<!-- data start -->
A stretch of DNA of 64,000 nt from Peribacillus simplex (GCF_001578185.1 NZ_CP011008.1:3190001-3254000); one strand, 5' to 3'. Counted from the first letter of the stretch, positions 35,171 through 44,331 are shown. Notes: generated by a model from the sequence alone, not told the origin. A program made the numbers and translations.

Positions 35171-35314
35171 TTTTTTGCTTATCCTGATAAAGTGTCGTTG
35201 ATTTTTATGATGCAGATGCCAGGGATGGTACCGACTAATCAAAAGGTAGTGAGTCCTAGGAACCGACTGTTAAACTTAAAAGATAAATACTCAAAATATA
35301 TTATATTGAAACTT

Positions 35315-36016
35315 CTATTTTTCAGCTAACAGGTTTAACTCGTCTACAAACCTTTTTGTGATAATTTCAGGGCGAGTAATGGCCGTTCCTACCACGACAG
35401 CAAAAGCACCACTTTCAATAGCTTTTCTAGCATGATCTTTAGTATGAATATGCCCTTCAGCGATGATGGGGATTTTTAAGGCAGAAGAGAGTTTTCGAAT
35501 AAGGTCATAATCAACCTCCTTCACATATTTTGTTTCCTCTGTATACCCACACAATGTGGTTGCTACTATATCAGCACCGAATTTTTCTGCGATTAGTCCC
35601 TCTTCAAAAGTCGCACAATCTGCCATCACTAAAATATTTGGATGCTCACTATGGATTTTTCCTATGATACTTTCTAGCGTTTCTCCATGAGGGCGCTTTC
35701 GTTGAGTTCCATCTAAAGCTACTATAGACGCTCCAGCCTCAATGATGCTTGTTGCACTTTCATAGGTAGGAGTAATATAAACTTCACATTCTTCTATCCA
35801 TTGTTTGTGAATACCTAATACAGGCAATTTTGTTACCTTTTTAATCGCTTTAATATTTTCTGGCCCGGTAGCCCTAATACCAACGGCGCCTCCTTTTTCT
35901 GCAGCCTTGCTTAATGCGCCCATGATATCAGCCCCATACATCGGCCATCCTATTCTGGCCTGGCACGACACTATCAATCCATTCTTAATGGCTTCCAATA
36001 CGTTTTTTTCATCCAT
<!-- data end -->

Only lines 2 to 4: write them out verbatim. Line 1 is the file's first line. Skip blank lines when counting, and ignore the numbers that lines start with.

Positions 35171-35314
35171 TTTTTTGCTTATCCTGATAAAGTGTCGTTG
35201 ATTTTTATGATGCAGATGCCAGGGATGGTACCGACTAATCAAAAGGTAGTGAGTCCTAGGAACCGACTGTTAAACTTAAAAGATAAATACTCAAAATATA